Ideas on Swapping a Weber Carburetor on a Subaru EA82 Engine
In this Writeup:
► Solving problems untold by the Manuals.
► Jetting for the EA82 to be used between Sea Level and ~ 6500 Feet (2000 Mts) Altitude.
► Proper PCV (Positive Crankcase Ventilation) Hoses Setup and installing an (optional) Oil Catch Can.
► A much better Adapter Plate than the one designed for the EA82.
► Intake manifold modifications (optional).
► What to do with ASV, EGR, etc...
► ...and Much More! Pay attention to the "Important Notes"
On early 2006 I Swapped a progressive Weber 32/36 Carburetor on my 1985 Subaru White Wagon (which isn't white anymore),, that swap job took much more things to do than what the Manual included with the kit, stated; so I'll explain everything needed to successfully do the Swap and I will add Photos, describing all the problems I faced and the ideas I had to solve them, here; Hoping that this writeup will Help you to Swap a Weber carburetor on a EA82 Subaru engine.
Many of the Ideas I'll explain here, might be aplicable to the older Subaru EA81 engine as well, almost everything except the adapter plate.
REMEMBER: Use this Ideas at your Own Risk!
First of All: the Redline-Weber K-731 Kit, which is designed to install a Weber carburetor on the Subaru EA82 carbureted Engines, comes with a Progressive Weber 32/36 Carb, an Air Filter Box plus its element, a Throttle Cable Bracket, some Gaskets and a two plate Adaptor, which consists on one Lower plate designed to be mounted directly to the intake manifold, and one upper plate, designed to be mounted over that first plate; this last one will have the studs which are intended to Hold the Weber Carb in place; and needs the Gaskets inbetween... Also it comes with a bag with different screws.
All those Weber carburetors that are Sold in USA comes with a sticker with a Statement that says something like: "For Racing -or Offroading- Purposes Only" due to Smog, pollution and other Legal Regulations that varies from State to State, so They're Not "Street Legal" on certain areas and that statement shall be placed on all brand new Weber Carbs, due to said Legal Regulations; so be sure that you are legally allowed to do this Swap on the Areal where you Live, prior to start.
There are many different Weber Carburetors' Designs on the market, however the two models used more often on Subaru Engines, are those who features two Barrels.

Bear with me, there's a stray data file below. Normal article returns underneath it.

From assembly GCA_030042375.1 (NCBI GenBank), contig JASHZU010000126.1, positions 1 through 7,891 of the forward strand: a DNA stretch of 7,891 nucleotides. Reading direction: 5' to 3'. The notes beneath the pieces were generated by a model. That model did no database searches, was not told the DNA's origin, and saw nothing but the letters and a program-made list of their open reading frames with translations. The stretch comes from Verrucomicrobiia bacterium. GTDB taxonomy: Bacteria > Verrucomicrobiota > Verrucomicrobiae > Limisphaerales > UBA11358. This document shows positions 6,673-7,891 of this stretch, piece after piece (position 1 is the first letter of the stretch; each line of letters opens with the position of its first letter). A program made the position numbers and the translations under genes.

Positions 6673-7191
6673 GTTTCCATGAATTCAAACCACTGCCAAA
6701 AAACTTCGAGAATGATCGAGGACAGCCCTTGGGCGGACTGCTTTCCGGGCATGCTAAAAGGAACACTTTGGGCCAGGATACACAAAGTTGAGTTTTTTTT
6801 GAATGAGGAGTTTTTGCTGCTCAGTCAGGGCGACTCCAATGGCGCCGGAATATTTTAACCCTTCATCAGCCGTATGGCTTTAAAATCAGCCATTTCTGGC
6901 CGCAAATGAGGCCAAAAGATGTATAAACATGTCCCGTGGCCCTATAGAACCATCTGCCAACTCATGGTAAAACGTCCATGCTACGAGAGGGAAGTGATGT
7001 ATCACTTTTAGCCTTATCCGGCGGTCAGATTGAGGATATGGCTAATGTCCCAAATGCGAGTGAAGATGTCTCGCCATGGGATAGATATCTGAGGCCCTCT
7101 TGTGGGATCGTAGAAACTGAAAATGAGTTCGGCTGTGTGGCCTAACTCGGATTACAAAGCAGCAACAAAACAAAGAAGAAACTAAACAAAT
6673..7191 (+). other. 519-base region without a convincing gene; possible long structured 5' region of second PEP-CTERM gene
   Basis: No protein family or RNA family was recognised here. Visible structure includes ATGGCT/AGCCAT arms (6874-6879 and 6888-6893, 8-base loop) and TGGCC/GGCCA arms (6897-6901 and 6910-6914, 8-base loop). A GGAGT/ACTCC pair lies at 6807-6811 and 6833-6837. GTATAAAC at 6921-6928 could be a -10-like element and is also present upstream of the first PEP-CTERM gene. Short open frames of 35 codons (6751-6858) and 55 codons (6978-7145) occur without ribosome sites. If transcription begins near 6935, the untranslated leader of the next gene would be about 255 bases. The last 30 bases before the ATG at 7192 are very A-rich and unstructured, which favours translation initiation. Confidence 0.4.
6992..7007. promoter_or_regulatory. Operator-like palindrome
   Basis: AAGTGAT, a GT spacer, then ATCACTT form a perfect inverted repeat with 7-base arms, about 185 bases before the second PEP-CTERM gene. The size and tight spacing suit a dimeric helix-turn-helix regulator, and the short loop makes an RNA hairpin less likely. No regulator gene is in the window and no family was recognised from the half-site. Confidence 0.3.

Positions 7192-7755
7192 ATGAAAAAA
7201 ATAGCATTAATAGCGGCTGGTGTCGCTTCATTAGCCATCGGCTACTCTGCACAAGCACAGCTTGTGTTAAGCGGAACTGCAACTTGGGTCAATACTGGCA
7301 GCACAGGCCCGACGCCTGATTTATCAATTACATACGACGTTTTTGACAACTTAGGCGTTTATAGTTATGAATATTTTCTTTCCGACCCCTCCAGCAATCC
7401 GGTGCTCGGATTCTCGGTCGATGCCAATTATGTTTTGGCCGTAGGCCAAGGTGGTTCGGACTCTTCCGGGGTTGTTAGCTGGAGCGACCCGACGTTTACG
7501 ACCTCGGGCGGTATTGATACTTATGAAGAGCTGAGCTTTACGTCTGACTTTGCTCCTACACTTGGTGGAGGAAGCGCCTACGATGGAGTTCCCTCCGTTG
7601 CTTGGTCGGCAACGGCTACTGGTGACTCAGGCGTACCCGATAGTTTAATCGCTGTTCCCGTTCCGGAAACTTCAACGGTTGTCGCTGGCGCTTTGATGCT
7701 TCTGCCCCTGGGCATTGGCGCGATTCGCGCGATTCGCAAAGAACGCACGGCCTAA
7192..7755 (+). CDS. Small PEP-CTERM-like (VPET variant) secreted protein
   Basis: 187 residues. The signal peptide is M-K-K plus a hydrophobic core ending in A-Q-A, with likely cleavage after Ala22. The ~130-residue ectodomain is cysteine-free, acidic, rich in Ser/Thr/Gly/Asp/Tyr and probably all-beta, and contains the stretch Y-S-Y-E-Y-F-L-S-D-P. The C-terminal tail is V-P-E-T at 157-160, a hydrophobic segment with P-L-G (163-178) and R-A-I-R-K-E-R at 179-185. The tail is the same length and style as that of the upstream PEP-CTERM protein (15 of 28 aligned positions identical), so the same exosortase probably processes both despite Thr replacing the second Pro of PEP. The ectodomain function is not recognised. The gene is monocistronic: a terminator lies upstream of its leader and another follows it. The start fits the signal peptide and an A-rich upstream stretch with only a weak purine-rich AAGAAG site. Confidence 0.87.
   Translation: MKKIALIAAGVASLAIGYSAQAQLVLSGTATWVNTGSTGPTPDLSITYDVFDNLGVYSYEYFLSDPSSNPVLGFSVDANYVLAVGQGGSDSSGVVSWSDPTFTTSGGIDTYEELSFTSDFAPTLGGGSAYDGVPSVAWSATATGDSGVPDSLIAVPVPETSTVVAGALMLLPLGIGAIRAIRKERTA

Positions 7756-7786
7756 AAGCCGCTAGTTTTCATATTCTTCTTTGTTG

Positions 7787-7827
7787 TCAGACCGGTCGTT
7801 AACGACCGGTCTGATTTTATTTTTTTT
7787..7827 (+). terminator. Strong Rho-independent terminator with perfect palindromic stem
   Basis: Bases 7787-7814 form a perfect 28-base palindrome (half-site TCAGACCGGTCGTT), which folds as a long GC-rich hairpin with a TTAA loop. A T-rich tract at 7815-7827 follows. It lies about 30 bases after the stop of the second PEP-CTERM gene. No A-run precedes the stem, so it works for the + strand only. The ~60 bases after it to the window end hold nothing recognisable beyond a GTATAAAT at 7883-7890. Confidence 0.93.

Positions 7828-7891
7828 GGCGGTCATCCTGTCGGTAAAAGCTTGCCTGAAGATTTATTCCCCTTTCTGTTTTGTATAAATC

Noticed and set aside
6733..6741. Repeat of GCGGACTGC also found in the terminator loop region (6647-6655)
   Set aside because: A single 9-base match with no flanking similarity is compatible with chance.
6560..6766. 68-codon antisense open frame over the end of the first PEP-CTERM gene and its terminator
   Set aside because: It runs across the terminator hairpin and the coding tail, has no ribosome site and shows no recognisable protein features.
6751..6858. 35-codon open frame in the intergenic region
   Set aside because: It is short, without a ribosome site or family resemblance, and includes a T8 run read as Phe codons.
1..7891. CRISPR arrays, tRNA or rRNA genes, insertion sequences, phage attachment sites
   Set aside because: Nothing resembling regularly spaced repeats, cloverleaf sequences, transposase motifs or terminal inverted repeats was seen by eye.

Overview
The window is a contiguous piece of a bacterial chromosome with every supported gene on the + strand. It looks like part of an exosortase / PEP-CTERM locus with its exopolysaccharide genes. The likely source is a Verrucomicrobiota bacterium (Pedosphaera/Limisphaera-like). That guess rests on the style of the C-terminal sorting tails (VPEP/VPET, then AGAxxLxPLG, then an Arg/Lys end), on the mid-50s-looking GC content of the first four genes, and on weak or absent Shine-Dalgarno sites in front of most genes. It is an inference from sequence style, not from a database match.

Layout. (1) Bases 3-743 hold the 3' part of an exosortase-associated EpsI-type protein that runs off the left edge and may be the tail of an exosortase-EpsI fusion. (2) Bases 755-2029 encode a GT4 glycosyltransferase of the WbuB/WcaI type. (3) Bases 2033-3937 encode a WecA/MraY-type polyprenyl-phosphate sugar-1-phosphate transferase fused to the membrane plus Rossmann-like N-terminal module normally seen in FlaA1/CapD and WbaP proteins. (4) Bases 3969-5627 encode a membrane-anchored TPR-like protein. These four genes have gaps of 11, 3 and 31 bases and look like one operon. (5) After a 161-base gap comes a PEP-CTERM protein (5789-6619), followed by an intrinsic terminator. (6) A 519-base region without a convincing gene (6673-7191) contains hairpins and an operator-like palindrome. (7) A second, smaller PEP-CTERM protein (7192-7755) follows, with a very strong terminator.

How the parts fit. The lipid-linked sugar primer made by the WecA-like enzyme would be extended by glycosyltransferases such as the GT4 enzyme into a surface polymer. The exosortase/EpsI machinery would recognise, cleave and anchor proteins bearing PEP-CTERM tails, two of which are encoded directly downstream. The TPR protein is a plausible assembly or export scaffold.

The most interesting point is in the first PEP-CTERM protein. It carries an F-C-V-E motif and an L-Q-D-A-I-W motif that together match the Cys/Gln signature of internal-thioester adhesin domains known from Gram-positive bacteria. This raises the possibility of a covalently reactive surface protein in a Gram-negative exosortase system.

There are two variations of the two barrel design on Weber Carburetors, One design is known as the Progressive Models (Such as the 32/36 DEGV) and the other design is known as the Synchronous Models (Such as the 38/38 DGAS).
Each barrel has its own butterfly that opens / closes according to the Throttle position; if you want to be Sure which model do you have, just take a look at the Linkage that opens the butterflies between both Barrels, it is located behind the throttle plate: If Both Butterflies on both barrels, opens at the same time, always when the throttle position moves, it is a Synchronous Weber (Such like the 38/38 DGAS or a bigger numbered, like the 48, etc...); But if one barrel's butterfly starts to open only after the other one have already reached the half way open, then it is a Progressive Weber. (such like the popular 32/36 DEGV ).
The Synchronous Webers, such like the 38/38 DGAS are more used for Racing purposes due to the Higher Fuel usage (Both identical barrels works / opens at the Same Time, all the time), and thus means that if you use a Car with such kind of carb as daily driver, it will be a Gas guzzler, compared to the Progressive Webers, like the 32/36 like the one I Used, where you commute with only one barrel which is known as the Primary -Low- Stage (with a Smaller Jetting), usually; and the other barrel, which is known as the Secondary -High- Stage (with a Bigger Jetting) is used during deep accelerations only, so you have the Best Balance between Power and Fuel Consumption.
That been said, lets Begin to explain the Problems I Faced during the Swap Job, and How I Solved them.
~► First Problem: The Screws that Holds the Lower Plate.
The lower plate needs four screws to be Held properly in place, directly on the intake manifold; each screw has a cone shaped, flat top head, whose angle is approximately 60° and is designed to fit on the also cone-shaped openings of the Lower plate, letting the screws' Heads to be as Flat as the lower plate's Surface itself, and the inner angles holds that plate firmly in place. Those screws use hexagonal wrenches.
The Redline-Weber K-731 kit came with two different sets of screws to hold that first plate of the adaptor to the intake manifold, one set has the appropriate size and pitch of the Subaru's intake manifold's threads (1/4" ~ 6 mm), but the heads of those screws are very small, around the half size of the cone shaped openings at the first adaptor plate. The other set of Screws provided, are Bigger (5/16" ~ 8 mm) and their heads fills completely the cone shaped openings on the first adaptor plate; but their thread and pitch are bigger and will not fit on the intake manifold's threads.
It is impossible to bolt in a "safe" way, the lower plate to the intake Manifold using the thinner screws provided, but I bet that they included both sets, in order to let the Lazy mechanics to swap the carb fast and easy ... but those tiny screws will make the first plate to fit Loose, and develop vacuum leaks sooner or later.